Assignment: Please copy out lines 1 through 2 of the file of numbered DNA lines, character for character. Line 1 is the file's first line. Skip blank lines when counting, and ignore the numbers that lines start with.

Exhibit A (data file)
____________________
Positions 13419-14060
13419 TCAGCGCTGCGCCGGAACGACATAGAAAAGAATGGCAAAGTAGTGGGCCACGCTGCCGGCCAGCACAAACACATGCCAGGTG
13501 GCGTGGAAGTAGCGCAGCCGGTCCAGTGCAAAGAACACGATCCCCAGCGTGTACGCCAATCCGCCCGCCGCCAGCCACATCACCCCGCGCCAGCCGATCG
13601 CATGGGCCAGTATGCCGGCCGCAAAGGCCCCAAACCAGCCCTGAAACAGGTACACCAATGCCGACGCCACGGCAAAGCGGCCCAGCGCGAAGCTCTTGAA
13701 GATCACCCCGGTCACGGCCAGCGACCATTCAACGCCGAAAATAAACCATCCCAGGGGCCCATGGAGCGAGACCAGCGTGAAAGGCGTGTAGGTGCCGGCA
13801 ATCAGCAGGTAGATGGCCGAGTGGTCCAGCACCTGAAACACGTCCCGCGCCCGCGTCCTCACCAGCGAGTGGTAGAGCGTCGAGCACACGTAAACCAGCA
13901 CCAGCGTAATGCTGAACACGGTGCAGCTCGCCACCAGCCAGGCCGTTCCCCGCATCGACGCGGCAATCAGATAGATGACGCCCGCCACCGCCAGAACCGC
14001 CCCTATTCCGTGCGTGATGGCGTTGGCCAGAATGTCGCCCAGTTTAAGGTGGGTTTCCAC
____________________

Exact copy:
Positions 13419-14060
13419 TCAGCGCTGCGCCGGAACGACATAGAAAAGAATGGCAAAGTAGTGGGCCACGCTGCCGGCCAGCACAAACACATGCCAGGTG